A system ordered largely by unbalanced positive feedback will continually amplify that feedback. I learned this in 7th grade with my mock fender and gorilla 12 watt amp. So why does Duncan Watts piece in the NYTimes today describing a study proving that popularity affects web site user’s decisions, have many in the blogosphere trumpeting the ironic death of Web2.0, collective intelligence, transparency, and the network effect?
Watt’s article describes his study that was published last year in Science, where more than 14,000 participants registered at their Web site, Music Lab (www.musiclab.columbia.edu), and were asked to listen to, rate and, if they chose, download songs by bands they had never heard of. Some of the participants saw only the names of the songs and bands, while others also saw how many times the songs had been downloaded by previous participants.
The results indicated that songs that jumped to an early lead in number of downloads tended to stay at the top on the web site that provided download numbers; and these popular songs were very different from the ones choosen by users that were not provided that “social” information. Thus, there is a “cummulative advantage” provided to the early downloaded songs - and these early leaders are effectively random, they are simply the preferences of the first users.
So what should we take away from this? Many are using the simple experiment to knock the very core principles of transparency, wisdom of crowds, collective intelligence, and the network effect that are at the core of the leading approach to succesful web sites and systems. Scott Karp - whose sanity amid the Web2.0 hype I always appreciate has really dropped the hammer:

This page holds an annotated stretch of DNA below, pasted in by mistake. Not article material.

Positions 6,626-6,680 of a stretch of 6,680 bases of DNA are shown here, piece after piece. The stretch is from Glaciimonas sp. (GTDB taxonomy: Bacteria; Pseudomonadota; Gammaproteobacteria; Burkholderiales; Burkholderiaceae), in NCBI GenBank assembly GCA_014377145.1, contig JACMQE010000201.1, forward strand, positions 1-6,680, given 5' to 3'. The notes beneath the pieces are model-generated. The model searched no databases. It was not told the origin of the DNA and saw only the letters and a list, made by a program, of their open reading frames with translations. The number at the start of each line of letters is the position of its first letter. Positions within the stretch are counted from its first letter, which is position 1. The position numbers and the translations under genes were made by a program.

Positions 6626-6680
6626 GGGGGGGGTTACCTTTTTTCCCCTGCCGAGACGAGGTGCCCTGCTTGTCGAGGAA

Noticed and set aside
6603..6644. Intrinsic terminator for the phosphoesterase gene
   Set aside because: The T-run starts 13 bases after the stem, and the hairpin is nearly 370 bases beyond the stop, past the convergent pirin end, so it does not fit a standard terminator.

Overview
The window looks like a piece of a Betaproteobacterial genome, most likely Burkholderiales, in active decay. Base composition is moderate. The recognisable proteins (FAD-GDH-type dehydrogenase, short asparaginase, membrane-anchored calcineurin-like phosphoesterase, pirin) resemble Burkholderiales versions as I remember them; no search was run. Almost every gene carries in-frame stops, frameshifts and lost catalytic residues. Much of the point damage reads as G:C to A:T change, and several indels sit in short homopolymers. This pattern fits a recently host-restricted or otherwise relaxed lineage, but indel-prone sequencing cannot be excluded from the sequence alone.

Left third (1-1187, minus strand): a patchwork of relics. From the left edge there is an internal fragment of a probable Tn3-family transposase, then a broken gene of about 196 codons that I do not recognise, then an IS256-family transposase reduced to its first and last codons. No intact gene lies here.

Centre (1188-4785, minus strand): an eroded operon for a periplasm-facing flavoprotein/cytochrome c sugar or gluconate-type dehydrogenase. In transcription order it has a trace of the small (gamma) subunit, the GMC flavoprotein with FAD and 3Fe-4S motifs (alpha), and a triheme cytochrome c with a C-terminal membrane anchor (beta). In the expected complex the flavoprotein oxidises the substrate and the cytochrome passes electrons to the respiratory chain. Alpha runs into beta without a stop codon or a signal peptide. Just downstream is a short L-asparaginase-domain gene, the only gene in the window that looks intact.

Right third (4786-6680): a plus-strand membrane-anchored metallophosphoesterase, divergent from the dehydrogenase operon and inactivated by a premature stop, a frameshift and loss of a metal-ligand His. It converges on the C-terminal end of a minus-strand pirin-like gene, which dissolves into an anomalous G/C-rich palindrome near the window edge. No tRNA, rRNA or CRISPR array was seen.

All of a sudden it’s crystal clear what Web 2.0 really is — the greatest platform ever for harnessing randomly imitative social behavior. Before Web 2.0, achieving utterly arbitrary results took time and effort. Now, with platforms like Digg, we can get nowhere in a fraction of the time it used to take.
While on one hand, it’s nice to see something we know intuitively - that things already declared popular receive more attention than items without that distinction - proved to be true. On the other, the experiment as performed dramatically over-simplifies the situation for one very big reason: positive feedback loops.
The most successful emergent systems, those where valuable order arises by individuals acting autonomously, are successful through a balance of positive and negative feedback. Everything from thermostats to a human’s sense of balance to ants’ decisions on the best place to store their waste. Can you tell I just read Stevn Johnson’s Emergence?
How dramatically would the results change if you simply gave users the ability to vote songs both up and down? Hard to say, but I would have to guess it would make a difference.
Creating a system that produces quality from simple rules is amazingly complex - netflix is offering a cool $1M for one that improves their movie recommendations. I wouldn’t dismiss the crowd’s wisdom from an experiment that doesn’t allow the wisdom to emerge.
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